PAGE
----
Child abuse victims make emotional appeal to Arlene Foster over right to compensation
Victims of historical child abuse plan to hold a picket at Stormont if the new Executive doesn't move imminently to pay them compensation.
They are making an emotional appeal directly to First Minister Arlene Foster "as a woman and a mother" to take action to end their trauma.
The DUP is refusing to address the compensation issue until the inquiry into Historical Institutional Abuse (HIA) sends its report to the Executive next year.
The victims have bought baby and young children's clothes and plan to stand outside Parliament Buildings holding up the items.
Margaret McGuckin of Survivors and Victims of Institutional Abuse (SAVIA) said they were "sick of hearing empty, well-meaning words" from politicians and wanted compensation for what they had suffered.
"We have bought items of clothing - little shoes, bonnets, dresses and trousers - to symbolise how young and defenceless we were when we were placed in care," she said.
"Our innocence was taken from us in those homes. We were robbed of our childhood. We suffered sexual and physical abuse and cruelty beyond belief.
"There are now plenty of female MLAs at Stormont. Many of these women, including Arlene Foster, are mothers. We are asking them to look at their own children and imagine what it would be like if their kids were put through the horrors that we were."
Ms McGuckin said that compensation for victims must be included in the Programme for Government which the new Executive, elected tomorrow, will draw up. She said that Sinn Fein had already agreed but the DUP had not.
DUP voter Cyril Glass, who was abused in Rathgael Training School, last month wrote to Mrs Foster begging for action on compensation, but he described the party's response as "extremely disappointing".
He told the Belfast Telegraph: "I haven't even had the courtesy of a reply. The DUP is the only one of the main parties not supporting interim payments for victims."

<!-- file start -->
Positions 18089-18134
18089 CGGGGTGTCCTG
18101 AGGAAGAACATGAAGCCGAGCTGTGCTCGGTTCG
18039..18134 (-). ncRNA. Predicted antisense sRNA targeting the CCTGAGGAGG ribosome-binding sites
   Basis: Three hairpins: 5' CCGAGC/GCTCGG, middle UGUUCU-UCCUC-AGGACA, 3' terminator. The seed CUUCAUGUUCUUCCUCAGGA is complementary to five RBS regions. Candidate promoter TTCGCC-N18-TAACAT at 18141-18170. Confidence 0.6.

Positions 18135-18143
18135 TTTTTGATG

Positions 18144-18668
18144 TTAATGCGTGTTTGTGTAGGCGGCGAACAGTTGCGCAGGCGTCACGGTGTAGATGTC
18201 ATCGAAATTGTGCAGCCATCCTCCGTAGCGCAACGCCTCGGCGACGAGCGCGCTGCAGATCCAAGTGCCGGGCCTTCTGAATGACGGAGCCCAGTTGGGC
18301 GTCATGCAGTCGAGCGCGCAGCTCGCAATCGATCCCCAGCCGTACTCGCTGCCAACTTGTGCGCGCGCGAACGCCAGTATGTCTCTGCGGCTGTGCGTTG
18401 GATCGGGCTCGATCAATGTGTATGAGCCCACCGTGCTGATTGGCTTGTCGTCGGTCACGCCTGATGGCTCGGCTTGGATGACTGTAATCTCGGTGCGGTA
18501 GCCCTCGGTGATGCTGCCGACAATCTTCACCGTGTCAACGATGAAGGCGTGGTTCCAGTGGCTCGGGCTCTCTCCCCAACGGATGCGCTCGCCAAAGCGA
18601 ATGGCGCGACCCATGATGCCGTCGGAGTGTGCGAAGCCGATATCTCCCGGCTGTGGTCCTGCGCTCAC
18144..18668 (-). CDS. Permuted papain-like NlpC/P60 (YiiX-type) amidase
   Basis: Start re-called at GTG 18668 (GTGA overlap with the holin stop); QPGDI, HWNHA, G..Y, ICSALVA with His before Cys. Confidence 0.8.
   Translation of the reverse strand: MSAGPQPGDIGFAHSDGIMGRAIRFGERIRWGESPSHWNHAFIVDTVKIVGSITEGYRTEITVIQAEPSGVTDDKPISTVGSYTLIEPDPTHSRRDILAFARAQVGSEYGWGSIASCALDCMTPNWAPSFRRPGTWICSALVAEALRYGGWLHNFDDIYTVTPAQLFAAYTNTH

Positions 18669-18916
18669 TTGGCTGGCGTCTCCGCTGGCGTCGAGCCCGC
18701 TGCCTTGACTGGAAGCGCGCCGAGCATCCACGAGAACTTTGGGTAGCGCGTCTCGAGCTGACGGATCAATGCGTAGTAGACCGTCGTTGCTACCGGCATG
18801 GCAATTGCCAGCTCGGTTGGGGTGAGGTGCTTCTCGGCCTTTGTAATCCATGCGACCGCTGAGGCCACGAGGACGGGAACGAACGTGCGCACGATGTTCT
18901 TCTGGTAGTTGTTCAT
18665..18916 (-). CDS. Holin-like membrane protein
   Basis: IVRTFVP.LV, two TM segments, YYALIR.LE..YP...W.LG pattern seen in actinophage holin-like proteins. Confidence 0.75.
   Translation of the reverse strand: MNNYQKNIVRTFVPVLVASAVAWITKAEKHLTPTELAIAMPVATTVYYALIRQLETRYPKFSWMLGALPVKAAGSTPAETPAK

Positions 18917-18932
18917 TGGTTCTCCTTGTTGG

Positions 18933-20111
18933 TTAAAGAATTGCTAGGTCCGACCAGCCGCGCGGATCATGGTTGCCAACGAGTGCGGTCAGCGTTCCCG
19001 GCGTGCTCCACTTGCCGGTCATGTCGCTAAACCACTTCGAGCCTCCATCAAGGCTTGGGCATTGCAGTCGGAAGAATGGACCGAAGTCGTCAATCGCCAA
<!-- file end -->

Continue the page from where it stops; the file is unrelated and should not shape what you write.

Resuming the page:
A party spokesman said: "The DUP was central in establishing the inquiry into historical institutional abuse. We have supported it at every turn and continue to support victims. At the time the inquiry was established we said we would consider the report in full when the work was completed and would then decide on a way forward. We recognise the deeply sensitive nature of this issue, but believe this is the correct way to proceed."
Ms McGuckin is requesting an urgent meeting with the First and Deputy First Ministers. Appealing to Mrs Foster to change her party's position, she said: "In a Belfast Telegraph article recently, Arlene spoke movingly of the parable of the Good Samaritan and the need to help the less fortunate.
"As someone who shares the DUP leader's deep Christian faith, I'm asking her to be a Good Samaritan to us, to reach out and help those whose lives have been broken." Victims have presented the model scheme which they want the Executive to adopt. It comprises of a common experience payment for all former residents of homes where abuse was endemic.
This would include a base payment of £10,000 plus an additional £3,000 for each year they were in the institution. There would also be individually tested payments where a claimant's particular abuse would be assessed.
The HIA inquiry is due to report to the Executive next January but its chairman, Sir Anthony Hart, has already said he will be recommending compensation.
Patrick Corrigan of Amnesty International urged the new Executive to start arranging the common experience payment immediately.
"There is no need to wait another seven months for Sir Anthony Hart to send his report to Stormont. The time to plan and budget for the scheme is now, when the Programme for Government is being agreed."
Ms McGuckin said that victims were sick of having to fight for everything.
"We have to tell our stories in public, to constantly expose ourselves, in order to be heard. That isn't right," she said.
"Millions and millions of pounds has been spent on the Hart inquiry but we are kept waiting for a minimal payment. Money won't make up for the damage done to us but it would be an acknowledgement of our trauma. Time isn't something that many victims have. We are talking about people who are often struggling to just get through the day, who are mentally ill - or are in the grips of addiction - because of what they endured.
"I have many good friends who haven't survived. Cyril Glass's twin brother, who was also abused, is one of those who hasn't lived to see justice. We can't wait any longer."